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Infographic. Wake up and smell the coffee: caffeine supplementation and exercise performance
  1. Jozo Grgic1,
  2. Ivana Grgic2,
  3. Craig Pickering3,
  4. Brad J Schoenfeld4,
  5. David John Bishop1,5,
  6. Adam Virgile6,
  7. Zeljko Pedisic1
  1. 1 Institute for Health and Sport, Victoria University, Melbourne, Victoria, Australia
  2. 2 County Hospital Schrobenhausen, Schrobenhausen, Germany
  3. 3 Institute of Coaching and Performance, School of Sport and Wellbeing, University of Central Lancashire, Preston, UK
  4. 4 Department of Health Sciences, Lehman College, Bronx, New York, USA
  5. 5 School of Medical and Health Sciences, Edith Cowan University, Joondalup, Western Australia, Australia
  6. 6 a, New York City, New York, USA
  1. Correspondence to Jozo Grgic, Institute for Health and Sport, Victoria University, Melbourne, Australia; jozo.grgic{at}

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Caffeine has been used as a performance-enhancing aid by athletes for many years. The first known study to explore the effects of caffeine ingestion on exercise performance dates back to 1907.1 Until recently, however, findings on this topic remained equivocal, despite a large number of published studies over the last 30 to 40 years.2 There are many possible reasons for the discrepant results between these studies, but one likely issue could be a common use of relatively small samples. To reconcile the equivocal evidence on this topic and overcome the low statistical power of individual studies, researchers have started to use meta-analytical methods. Meta-analysis is a statistical method that allows pooling of results from studies that address a similar research question.3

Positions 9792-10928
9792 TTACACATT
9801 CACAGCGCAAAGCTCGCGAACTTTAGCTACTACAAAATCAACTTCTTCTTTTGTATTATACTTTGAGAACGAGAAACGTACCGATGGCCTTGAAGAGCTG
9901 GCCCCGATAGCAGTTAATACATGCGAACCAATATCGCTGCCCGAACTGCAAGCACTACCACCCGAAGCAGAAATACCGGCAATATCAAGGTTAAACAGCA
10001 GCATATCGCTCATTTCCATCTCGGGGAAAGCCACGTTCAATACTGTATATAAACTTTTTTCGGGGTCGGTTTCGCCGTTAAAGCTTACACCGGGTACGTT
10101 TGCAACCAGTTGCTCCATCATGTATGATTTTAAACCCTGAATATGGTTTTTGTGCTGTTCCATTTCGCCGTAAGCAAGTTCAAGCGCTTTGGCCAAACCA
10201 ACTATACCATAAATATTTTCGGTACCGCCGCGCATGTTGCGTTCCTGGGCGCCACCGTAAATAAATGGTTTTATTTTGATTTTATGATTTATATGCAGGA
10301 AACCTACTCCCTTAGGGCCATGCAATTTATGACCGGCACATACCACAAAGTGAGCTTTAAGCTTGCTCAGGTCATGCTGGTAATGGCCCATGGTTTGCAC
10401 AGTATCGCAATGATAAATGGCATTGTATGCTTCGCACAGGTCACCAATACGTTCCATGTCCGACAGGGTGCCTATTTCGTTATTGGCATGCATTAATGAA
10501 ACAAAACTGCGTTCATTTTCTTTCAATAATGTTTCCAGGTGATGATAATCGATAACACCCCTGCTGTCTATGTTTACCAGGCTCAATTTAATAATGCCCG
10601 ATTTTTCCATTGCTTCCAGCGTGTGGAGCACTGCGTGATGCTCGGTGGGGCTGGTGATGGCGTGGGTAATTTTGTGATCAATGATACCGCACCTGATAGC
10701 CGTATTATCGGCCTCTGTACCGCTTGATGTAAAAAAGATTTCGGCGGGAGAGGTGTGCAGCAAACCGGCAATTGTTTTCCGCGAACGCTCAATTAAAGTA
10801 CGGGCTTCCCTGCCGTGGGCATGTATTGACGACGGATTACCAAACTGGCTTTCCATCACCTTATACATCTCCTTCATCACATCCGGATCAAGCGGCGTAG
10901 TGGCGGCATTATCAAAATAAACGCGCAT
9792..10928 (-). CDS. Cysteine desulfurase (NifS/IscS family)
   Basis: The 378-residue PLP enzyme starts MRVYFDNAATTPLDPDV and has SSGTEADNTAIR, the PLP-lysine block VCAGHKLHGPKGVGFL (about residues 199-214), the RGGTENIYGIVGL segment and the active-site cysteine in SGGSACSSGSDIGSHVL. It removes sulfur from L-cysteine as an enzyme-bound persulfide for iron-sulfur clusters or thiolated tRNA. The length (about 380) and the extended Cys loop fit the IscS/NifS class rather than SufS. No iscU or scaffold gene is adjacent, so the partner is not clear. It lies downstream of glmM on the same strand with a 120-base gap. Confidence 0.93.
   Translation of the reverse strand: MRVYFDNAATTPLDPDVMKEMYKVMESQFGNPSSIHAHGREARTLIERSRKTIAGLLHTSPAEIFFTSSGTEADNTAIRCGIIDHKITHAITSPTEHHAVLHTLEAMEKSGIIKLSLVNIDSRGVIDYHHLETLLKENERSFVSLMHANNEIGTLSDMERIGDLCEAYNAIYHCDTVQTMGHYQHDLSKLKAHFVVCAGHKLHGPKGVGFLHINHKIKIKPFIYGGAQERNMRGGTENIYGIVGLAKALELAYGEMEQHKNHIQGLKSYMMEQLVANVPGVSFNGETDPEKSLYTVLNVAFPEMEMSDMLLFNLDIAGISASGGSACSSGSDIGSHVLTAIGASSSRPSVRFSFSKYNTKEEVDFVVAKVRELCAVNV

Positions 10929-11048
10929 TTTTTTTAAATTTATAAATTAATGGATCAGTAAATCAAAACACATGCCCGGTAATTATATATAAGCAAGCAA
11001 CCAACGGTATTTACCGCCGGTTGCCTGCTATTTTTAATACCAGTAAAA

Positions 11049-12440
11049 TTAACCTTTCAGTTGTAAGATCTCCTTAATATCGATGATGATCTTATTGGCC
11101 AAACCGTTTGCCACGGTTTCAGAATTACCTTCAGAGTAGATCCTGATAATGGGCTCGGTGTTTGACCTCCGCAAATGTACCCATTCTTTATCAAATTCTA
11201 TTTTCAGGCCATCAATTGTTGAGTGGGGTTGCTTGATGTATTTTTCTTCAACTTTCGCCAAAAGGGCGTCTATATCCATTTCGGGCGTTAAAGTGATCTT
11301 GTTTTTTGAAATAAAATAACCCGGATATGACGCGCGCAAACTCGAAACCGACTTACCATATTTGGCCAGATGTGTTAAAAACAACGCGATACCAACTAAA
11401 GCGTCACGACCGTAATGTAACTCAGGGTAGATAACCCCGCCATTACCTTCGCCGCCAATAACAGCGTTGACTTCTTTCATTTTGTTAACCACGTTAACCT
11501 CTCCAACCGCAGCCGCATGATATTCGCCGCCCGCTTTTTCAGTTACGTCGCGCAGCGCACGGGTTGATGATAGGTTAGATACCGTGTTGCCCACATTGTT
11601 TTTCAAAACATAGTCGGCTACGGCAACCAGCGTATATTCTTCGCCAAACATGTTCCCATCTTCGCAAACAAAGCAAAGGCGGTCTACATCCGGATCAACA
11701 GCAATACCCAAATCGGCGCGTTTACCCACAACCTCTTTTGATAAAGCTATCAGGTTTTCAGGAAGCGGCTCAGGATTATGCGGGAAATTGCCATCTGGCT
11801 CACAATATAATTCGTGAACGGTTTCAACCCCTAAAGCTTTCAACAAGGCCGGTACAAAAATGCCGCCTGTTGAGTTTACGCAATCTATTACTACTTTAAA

Given that meta-analytical …

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  • Correction notice This article has been corrected since it published Online First. The title has been updated.

  • Funding The authors have not declared a specific grant for this research from any funding agency in the public, commercial or not-for-profit sectors.

  • Competing interests None declared.

  • Patient consent for publication Not required.

  • Provenance and peer review Not commissioned; externally peer reviewed.